But I must desist, my paper, fire and time forbids enlarging. I could now fill another sheet, but perhaps this may suffice at present. Theres no room nor time for news. This leaves in common health, except colds, of which myself and your aunt shares largely. Harry is also sick, Marcus was poorly last letter. Tell cousin Amelia her father was here last Sunday, his wife poorly & the news of Mrs. Wilsons being burnt in theatre afflicts her very much, which you have no doubt heard. The children are also poorly with the hooping cough. Old Mrs. King is here and begs to be remembered to you all. My family are all in bed or I expect they would all send their loves to you. I have turned the back of my pen and must say farewell.
Tho. Buck

The known characters are:

Thomas Buck -- born 1777, the first born son of Charles Buck II. He was called “Junior” to differentiate him from his uncle Thomas Buck V but will be assigned “VI” to differentiate from all the other Thomas Bucks. He is often referred to as the “Rev. Thomas Buck”.

Amelia – Thomas’ wife, Amelia Dawson Buck, born 1783.

Amelia’s father - Rev. James Dawson.

Marcus – probably Marcus Calmes Buck, son of Thomas Buck V

Tuesday, March 18, 2008

Bel Air: Home of Thomas Buck V

In the late 1790’s, Thomas Buck V moved from his father's estate to Front Royal, Warren County, Virginia, where he built his home, "Bel Air", on 100 acres of tillable land he purchased from Alan Wiley in 1798. Thomas Buck also owned 1,500 acres of woodland adjacent to Happy Creek. Bel Air still exists today although greatly revised and no longer owned by the Buck family. In fact, Bel Air is now owned by Larry LeHew whose ancestor, Peter LeHew, had sold the land to Alan Wiley.

In 1930, William R. Buck, great-grandson of Thomas Buck V, wrote that the name “Bel Air” was the name of a town near Baltimore, Maryland. The family of Anne Richardson, Thomas Buck’s first wife, lived nearby. According to W. R. Buck, the brick portions of Bel Air were built about 1795 whereas the wings had been built previously of hewn logs. Thomas Buck lived in the wings while the main portion was being built. He noted that an attic room wall and sloped ceiling was a sort of “guest register” that contained many signatures.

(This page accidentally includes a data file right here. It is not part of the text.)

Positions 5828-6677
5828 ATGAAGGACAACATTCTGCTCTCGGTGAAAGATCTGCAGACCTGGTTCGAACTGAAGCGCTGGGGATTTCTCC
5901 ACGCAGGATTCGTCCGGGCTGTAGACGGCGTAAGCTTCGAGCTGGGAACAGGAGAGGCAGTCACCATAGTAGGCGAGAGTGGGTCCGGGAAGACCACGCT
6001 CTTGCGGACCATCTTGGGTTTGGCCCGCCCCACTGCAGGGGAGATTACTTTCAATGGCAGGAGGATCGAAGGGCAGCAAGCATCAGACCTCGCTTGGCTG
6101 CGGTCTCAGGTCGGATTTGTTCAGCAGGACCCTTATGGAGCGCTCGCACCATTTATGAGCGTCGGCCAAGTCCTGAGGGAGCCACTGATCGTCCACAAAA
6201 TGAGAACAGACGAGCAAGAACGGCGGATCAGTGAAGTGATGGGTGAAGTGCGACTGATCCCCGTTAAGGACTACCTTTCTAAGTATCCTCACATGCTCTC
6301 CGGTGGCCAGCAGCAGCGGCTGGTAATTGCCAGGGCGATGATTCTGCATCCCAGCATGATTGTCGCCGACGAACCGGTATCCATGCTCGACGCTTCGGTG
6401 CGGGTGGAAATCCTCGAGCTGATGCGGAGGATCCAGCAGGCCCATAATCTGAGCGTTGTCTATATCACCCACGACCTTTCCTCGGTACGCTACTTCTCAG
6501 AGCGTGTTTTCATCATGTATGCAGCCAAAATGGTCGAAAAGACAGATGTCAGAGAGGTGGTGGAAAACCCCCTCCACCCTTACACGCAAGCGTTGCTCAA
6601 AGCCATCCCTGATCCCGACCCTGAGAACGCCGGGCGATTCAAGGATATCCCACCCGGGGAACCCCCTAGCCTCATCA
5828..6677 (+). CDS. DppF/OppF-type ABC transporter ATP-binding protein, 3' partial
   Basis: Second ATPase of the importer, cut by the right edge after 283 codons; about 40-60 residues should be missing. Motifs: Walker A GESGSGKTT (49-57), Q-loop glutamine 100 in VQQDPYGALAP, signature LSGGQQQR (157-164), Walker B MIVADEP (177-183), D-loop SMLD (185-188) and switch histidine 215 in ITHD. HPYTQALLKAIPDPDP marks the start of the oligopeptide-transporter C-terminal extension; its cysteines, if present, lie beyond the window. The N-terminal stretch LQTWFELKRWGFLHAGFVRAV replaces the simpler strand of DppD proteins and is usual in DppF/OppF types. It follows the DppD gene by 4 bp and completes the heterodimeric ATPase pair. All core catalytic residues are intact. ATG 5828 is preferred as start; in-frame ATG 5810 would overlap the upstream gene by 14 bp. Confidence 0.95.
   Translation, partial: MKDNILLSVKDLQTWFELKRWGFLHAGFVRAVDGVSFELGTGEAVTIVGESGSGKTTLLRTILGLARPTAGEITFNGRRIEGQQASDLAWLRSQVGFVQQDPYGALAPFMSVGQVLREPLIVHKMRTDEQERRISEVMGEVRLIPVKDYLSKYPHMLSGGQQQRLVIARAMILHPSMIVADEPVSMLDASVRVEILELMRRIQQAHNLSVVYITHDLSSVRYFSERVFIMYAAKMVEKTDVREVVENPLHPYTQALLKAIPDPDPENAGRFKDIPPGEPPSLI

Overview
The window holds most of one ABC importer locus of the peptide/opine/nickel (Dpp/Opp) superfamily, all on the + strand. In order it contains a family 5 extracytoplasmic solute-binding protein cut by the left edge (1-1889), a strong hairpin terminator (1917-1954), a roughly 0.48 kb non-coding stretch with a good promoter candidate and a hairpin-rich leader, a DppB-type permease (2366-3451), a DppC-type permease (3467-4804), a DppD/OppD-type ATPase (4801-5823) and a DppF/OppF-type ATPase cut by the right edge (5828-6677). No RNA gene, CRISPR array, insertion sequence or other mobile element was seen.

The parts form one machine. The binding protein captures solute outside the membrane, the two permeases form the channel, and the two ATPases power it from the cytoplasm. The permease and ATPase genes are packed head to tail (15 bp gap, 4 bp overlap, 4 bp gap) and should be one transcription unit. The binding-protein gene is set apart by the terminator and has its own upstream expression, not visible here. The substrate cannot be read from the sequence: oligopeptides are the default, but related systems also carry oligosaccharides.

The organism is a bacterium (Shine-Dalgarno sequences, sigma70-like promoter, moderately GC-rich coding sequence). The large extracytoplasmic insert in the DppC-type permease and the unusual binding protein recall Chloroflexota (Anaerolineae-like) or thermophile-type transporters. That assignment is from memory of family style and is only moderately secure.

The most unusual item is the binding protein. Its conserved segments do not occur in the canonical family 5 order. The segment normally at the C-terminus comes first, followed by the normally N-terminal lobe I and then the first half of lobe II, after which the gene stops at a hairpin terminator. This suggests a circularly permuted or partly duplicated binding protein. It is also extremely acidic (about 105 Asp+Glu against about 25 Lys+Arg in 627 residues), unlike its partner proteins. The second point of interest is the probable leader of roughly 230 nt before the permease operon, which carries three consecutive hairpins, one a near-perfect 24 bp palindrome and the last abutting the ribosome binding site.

A letter written on January 27, 1918 by Williarm R. Buck’s sister, Lucy Rebecca Buck, notes that, "... The two wings were erected several years before the main brick one was made and I have heard our old aunt Calmes, who died in her ninety‑second year, say that as a little girl she had played in the space between the wings. The brass knocker on the front door, one of my earliest recollections of the house,bears the inscription, "Thomas Buck, 1800". Her brother, Irving Ashby Buck, was forced to sell Bel Air. The new owner completely remodeled it and Lucy had some rather uncomplimentary things about the remodelled house and its owner. Lucy was born in Bel Air and some say her ghost now haunts it.

Friday, March 7, 2008

Thomas Buck in Front Royal

Sometimes it seems that Thomas Buck V was a “city feller” – especially as compared to his brothers John and Charles. He was one of the original trustees of the town of Front Royal as it was laid out in 1788 and one of its leading citizens for many years. He donated land in Front Royal for a church. His home, Bel Air, still exists in Front Royal (more on Bel Air later).

Thomas Buck V was High Sheriff of Frederick County three times and was a special delegate to the Legislature.

Tuesday, March 4, 2008

Thomas Buck V and the Baptist Movement

Thomas Buck V was very active in the Baptist movement in early Virginia. Like others in his family, he too, had been strongly influenced by the Rev. James Ireland. Thomas wrote, “I used to go to church with my father and mother, but never understood the sermon. My father was a great sportsman, and used to carry me off to horse races, etc., of which I became very fond, and in all probability would have followed his example had not the Lord arrested both him and myself in our mad career.”

Thomas was baptised in the waters of the Shenandoah River and into the South River Church about 1770 by Samuel Harris. At various times in his life, Thomas was a member of the South River Church, the Waterlick Church and the Happy Creek Church. Thomas and his older brother Charles II were messengers from the Water Lick Church to the Ketoctin Association in 1795.